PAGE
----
Roskin Gem News Report

It was my first trip to the Tucson gems and minerals shows. Like many who venture into Tucson the first week of February, it was completely overwhelming. And amazing.

But I will never forget the booth of Bill Heher. Every square inch of his showcases had me mesmerized. “What is that?” I must have blurted that out at least a dozen times before we were officially introduced. What admired me the most was his excitement about what he was showing me. He was just as excited as I was in finding out what it was!

I fell in love with the science of gemology at GIA the year before. And while we had seen quite a few gems during the Graduate Gemology program, I had never seen anything like these! From that moment on, I was definitely hooked.

I found his quest for unusual gem materials infectious.

That was Bill Heher, of Rare Earth Mining Company, in Trumbull, Connecticut. Bill recently passed away at the age of 72. Here is a wonderful tribute to Bill in National Jeweler Magazine – TRIBUTE

One of my first, if not the first, important Tucson gem shows purchases was from Rare Earth Mining. It is this slice from an amethyst log, an opaque to transparent amethyst stalactite slice measuring 13+ cm x 15+ cm.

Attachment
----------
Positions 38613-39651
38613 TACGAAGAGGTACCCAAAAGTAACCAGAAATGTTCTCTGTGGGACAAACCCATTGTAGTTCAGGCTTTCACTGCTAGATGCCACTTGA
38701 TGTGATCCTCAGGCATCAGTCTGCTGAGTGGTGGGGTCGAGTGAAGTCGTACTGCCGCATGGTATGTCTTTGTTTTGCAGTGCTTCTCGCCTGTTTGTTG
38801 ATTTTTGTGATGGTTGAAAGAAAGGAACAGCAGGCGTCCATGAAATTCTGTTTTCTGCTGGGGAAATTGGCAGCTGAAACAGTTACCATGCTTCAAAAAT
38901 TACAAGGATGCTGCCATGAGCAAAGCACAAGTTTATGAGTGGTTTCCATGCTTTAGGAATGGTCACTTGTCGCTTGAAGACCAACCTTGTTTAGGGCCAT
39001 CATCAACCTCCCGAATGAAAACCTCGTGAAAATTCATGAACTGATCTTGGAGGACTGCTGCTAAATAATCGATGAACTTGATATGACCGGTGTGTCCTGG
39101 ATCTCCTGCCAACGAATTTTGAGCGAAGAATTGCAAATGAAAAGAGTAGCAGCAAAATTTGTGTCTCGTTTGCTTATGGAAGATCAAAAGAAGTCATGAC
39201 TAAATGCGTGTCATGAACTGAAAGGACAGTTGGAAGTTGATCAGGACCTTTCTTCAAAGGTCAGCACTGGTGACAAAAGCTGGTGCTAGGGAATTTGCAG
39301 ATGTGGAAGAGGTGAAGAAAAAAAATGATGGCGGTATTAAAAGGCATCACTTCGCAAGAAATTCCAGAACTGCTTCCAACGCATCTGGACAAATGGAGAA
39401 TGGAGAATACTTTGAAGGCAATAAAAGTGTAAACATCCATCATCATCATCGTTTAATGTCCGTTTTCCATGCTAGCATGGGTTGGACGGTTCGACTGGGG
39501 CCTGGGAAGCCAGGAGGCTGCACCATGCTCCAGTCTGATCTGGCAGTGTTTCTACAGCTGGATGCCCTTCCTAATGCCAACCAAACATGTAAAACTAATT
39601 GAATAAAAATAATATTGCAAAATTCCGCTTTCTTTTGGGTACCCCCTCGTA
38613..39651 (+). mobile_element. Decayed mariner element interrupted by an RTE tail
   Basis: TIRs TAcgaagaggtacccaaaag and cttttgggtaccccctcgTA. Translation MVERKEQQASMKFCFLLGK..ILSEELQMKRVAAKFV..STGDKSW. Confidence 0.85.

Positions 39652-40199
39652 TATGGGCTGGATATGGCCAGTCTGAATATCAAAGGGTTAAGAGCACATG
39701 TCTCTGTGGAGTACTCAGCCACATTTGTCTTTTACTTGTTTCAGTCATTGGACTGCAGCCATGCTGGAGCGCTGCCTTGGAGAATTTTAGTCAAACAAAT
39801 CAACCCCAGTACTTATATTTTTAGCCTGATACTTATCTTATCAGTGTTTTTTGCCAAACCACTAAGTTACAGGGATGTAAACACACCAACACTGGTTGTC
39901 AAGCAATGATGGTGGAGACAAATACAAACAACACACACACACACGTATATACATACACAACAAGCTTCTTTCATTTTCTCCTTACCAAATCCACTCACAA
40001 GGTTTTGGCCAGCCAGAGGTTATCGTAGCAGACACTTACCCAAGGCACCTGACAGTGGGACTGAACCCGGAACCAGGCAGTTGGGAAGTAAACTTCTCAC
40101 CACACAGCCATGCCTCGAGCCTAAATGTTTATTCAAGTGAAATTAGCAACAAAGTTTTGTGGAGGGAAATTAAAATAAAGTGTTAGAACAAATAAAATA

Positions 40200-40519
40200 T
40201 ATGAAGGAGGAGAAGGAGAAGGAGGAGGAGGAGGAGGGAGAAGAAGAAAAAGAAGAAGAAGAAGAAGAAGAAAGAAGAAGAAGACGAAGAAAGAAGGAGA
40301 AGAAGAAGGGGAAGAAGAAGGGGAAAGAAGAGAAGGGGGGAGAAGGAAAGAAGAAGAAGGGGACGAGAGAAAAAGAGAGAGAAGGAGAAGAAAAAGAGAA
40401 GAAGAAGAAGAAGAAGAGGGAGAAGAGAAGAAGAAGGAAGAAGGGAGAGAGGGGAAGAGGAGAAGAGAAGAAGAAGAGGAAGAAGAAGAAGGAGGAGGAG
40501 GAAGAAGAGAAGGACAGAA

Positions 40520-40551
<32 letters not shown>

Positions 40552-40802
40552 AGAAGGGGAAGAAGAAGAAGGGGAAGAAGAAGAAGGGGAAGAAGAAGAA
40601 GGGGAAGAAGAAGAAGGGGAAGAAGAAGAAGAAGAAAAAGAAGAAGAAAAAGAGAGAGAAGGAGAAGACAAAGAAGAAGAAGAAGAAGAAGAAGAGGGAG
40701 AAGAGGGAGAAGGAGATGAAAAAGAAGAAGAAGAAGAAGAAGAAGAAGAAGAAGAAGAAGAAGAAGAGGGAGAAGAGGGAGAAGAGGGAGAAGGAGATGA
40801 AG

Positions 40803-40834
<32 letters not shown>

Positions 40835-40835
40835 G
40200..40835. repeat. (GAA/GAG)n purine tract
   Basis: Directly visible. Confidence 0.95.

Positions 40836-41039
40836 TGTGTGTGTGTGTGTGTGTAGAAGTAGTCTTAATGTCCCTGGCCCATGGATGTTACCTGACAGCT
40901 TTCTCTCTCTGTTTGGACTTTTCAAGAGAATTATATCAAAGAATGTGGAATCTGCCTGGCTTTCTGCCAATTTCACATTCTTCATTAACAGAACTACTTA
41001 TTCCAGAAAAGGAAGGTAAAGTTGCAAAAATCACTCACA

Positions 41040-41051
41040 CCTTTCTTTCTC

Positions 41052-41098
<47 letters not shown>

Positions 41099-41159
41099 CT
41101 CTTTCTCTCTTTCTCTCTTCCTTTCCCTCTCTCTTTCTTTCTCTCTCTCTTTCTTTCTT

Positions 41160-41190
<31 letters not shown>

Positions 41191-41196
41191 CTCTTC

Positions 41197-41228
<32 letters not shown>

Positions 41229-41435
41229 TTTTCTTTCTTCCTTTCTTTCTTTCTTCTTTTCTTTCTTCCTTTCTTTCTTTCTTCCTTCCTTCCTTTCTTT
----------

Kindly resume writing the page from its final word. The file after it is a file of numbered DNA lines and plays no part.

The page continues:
Years later (many years later) I was with my wife and young daughter at a local Exton, Pennsylvania gem and mineral show, sponsored by the Tuscarora Gem and Mineral club, and there he was. I made introductions and Bill immediately reached into the display case and brought out a box filled with dozens of polished rutilated quartz. In true Bill fashion, he held the box in front of our daughter and said “pick one!” He then quickly looked over at me and said, “no helping.” 🙂

After passing up several rutilated stars to my dismay, she chose a piece. It had just three needles. I looked at Bill with eyebrows raised. He looked back at me with that grin I’ll never forget. I shrugged my shoulders, and all enjoyed the moment. I then purchased a pair of actinolite in quartz drops.

Bill and I would see each other almost every Tucson show and at a few Tuscarora shows. He will be sorely missed. Bill will always hold a special place in our memories. Finding Bill was a true Tucson Treasure.

Roskin Gem News Report
Previous articleYianni Melas, the Greek Modern-Day Indiana Jones of Gems
Next articleThe Many Colors Of October’s Birthstone